If you are purchasing a balloon bag, the added cost might put you off, but keeping the balloons inside a bag will keep them safer, and they will last longer. Remember that latex balloons are incredibly fragile, and unprotected balloons might even pop during the car trip to the venue.
6 – Keep Them Cool
Helium is a gas that is sensitive to temperature change. As it heats up, it expands, putting pressure on the outside walls of the balloon.
Helium balloons tend to burst more quickly than regular air-filled balloons, particularly if they are displayed outside or in places where the balloon’s contents can become warmer than the ambient temperature.
If it will be unavoidable that your balloons need to be outside or in a warm area, a quick trick is to overinflate the balloons when filling so that the latex stretches. Then release a tiny amount of helium before tying it off. This provides a small expansion space and may buy some time before popping as the helium inside the balloon heats up.
7 – Avoid Sunlight
The combination of high light and warm rays from the sun will negatively affect helium-filled balloons. Sunlight has a detrimental effect on latex balloons, making them more porous so helium molecules will escape faster.
If you want your helium balloons to last longer, it is important to keep them out of the sun, especially if they are latex balloons.
8 – Use Lighter Colored Helium Balloons
If your helium-filled balloons are intended for outdoor use, try to display them in a shaded area so that they stay cooler.
If it is not possible to keep them undercover, then you can reduce the rate at which a helium balloon deflates by choosing lighter-colored balloons. Darker colors tend to heat up faster, increasing the size of the gaps in the latex, and helium will be able to escape more quickly.
9 – Use Thicker Latex Balloon
Helium molecules are lighter than air, and they are also tiny. This allows them to pass through the walls of a latex balloon.
Thicker, higher-quality latex balloons maybe a little more expensive, but they are less permeable and will offer greater resistance to helium molecules. Thicker balloons are also less likely to pop while being moved and handled.
10 – Keep Them Away from Pets
Balloons that hover in the air and dangle long strings just above the ground can be a great source of interest and entertainment for pets.
To make your helium balloons last longer, move them to areas where they are safe from all pets, including pet birds like cockatiels and parrots. Curiosity and a sharp beak might spell the end of your beautiful balloon décor.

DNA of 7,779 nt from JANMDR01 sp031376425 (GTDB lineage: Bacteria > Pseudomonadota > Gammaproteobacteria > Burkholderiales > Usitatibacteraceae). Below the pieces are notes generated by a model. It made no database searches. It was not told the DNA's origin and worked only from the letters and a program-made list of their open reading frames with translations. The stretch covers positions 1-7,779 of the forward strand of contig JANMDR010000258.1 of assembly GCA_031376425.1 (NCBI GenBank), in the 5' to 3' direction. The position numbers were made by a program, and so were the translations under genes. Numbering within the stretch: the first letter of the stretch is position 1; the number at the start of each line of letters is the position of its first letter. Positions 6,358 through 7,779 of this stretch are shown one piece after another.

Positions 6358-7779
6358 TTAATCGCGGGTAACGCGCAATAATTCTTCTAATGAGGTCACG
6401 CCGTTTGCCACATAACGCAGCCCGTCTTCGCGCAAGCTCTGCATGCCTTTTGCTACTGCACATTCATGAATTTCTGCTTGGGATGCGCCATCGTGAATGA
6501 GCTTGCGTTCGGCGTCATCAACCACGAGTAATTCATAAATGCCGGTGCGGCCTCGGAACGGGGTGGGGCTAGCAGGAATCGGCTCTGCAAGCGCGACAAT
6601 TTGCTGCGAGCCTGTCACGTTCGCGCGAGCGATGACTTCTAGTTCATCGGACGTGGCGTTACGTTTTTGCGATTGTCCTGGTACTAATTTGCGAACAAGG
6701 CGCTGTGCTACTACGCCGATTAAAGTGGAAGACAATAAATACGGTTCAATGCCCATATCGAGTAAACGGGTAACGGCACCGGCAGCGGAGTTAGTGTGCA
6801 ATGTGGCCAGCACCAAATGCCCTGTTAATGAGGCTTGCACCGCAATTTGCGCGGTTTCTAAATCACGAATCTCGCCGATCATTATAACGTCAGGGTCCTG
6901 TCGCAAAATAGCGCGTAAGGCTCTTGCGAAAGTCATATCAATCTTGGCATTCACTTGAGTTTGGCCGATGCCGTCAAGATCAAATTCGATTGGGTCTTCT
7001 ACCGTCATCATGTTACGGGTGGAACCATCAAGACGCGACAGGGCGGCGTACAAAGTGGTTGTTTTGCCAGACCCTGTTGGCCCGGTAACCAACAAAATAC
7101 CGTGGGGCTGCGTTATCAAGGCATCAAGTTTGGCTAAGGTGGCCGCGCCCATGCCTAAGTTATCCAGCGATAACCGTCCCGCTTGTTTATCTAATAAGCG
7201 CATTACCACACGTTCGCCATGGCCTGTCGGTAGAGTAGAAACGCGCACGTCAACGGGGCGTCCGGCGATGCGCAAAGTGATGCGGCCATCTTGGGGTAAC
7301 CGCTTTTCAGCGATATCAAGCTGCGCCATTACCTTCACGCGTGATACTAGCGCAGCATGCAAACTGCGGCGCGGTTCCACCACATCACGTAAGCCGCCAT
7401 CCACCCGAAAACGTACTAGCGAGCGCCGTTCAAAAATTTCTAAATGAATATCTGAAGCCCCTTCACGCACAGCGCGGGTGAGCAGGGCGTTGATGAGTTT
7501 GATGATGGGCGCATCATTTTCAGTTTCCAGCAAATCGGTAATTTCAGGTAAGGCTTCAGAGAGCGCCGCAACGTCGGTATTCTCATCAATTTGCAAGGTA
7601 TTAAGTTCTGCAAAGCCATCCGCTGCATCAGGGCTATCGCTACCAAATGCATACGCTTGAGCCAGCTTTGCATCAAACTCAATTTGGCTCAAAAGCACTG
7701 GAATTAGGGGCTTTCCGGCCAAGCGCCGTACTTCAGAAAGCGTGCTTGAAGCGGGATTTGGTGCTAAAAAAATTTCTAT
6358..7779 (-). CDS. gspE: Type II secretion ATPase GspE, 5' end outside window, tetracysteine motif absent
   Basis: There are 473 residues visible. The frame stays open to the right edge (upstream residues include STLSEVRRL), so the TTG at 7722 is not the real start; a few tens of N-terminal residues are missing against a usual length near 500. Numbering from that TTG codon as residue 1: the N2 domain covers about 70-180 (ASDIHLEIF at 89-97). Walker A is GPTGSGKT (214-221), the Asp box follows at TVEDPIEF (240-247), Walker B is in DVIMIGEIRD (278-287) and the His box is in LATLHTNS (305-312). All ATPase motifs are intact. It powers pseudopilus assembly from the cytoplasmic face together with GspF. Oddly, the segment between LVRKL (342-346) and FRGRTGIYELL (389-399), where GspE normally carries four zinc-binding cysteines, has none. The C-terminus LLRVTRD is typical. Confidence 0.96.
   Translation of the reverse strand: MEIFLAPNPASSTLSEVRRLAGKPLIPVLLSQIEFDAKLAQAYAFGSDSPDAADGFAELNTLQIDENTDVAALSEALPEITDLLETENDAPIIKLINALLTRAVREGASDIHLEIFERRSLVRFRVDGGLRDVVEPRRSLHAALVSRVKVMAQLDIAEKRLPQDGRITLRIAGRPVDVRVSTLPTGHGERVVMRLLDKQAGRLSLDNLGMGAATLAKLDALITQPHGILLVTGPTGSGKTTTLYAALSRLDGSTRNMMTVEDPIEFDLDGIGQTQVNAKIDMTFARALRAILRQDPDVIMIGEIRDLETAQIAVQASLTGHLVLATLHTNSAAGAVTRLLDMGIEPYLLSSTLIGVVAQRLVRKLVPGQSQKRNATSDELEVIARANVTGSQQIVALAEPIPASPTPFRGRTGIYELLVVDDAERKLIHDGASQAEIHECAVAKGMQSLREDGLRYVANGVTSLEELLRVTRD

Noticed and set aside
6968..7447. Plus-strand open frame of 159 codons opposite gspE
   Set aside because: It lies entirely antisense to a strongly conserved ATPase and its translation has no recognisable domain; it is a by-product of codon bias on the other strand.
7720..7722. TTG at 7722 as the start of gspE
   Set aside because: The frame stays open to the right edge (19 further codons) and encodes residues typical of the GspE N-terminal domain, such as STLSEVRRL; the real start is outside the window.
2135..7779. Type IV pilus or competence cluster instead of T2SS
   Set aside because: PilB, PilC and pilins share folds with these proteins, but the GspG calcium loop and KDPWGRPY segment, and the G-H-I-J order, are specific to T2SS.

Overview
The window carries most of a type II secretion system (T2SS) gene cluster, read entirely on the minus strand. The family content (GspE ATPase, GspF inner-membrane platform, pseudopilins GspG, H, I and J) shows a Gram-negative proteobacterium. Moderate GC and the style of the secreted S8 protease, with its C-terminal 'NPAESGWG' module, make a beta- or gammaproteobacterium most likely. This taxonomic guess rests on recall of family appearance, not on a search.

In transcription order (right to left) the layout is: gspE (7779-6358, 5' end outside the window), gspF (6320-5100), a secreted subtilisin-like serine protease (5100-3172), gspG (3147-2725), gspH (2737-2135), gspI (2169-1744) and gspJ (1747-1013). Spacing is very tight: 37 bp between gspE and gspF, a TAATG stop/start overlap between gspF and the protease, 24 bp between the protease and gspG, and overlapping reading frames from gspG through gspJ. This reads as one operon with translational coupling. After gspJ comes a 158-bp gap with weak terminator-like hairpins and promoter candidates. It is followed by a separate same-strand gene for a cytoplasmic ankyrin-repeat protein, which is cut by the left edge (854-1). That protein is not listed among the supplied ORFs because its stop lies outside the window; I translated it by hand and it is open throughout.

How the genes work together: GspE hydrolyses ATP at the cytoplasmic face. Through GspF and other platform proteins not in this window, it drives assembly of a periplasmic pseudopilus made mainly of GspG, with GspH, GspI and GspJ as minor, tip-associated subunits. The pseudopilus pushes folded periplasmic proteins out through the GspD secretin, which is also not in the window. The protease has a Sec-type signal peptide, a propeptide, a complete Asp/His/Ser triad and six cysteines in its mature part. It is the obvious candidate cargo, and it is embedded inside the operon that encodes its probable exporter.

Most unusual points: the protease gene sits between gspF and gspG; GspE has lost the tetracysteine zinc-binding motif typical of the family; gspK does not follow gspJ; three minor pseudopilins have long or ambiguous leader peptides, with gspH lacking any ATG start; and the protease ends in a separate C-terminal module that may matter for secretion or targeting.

To keep balloons airborne for longer and prevent any injury to your pets, always keep them out of reach of animals. It is not only that they might chew and choke on the rubber and string; a sudden popping sound can be frightening and terrified animals who often injure themselves while trying to flee.
11 – Avoid Hazards
Helium-filled balloons are popular because of the way that they magically stay afloat in midair. They defy gravity and bob about cheerfully, adding a lovely spontaneous atmosphere.
One of the most common hazards that significantly shorten or even instantly end helium balloons’ lifespan is ceiling fans. Before setting out your helium balloon décor, take a close look around the venue.
Avoid setting out helium-filled balloons in any area where they may get tangled with any light fittings, fans, or even a favorite mother-in-law’s tongue plant. Check around for any obstacles that may pop the balloons as they sway about in the air.
12 – Keep Them Weighted
Helium balloons are special backdrops for any number of events. Parties or even family photoshoots often feature bunches of helium-filled balloons.
When working with helium balloons, particularly when outside or in places with high ceilings, it is essential to weight them. Many a bunch of balloons have slipped out of someone’s hand and drifted away into the sky during a photoshoot in the park, or at an outdoor event.
You can use anything to weight helium balloons. Specific balloon weights can be purchased from any party shop, but you can also be practical and use fishing sinkers or toys to anchor the balloons.
So long as the weight you use can counter the upward pulling action of the helium gas, any number of items will work perfectly as weights. Keep your helium balloons safe and where you can reach them by always keeping them anchored.
13 – Use Helium Filled Foil Balloons
Using a foil balloon is probably the answer if you need your helium-filled balloon to last a long time. Foil balloons are also sometimes called Mylar balloons.
Latex balloons are fairly porous, which allows helium molecules to escape quite quickly. Foil balloons are non-porous and therefore keep the helium trapped inside the balloon for a much longer period.
Helium-filled foil balloons won’t last forever as the helium molecules will eventually escape through tiny gaps in the seams or stem. However, in contrast to a 24-inch helium-filled latex balloon that will last for around 24 hours, a foil balloon of the same size could last for two weeks.
Foil balloons are significantly more expensive than latex balloons, and they are also much harder on the environment. However, if you only require a few balloons that will be disposed of responsibly, foil balloons do outperform latex balloons in terms of staying afloat for longer.
Helium-filled balloons are a beautiful addition to any party. They add color and another dimension to any setting as they hover above the ground. Keeping helium balloons looking good for longer is a challenge, but fortunately, there are several things you can do to increase their lifespan.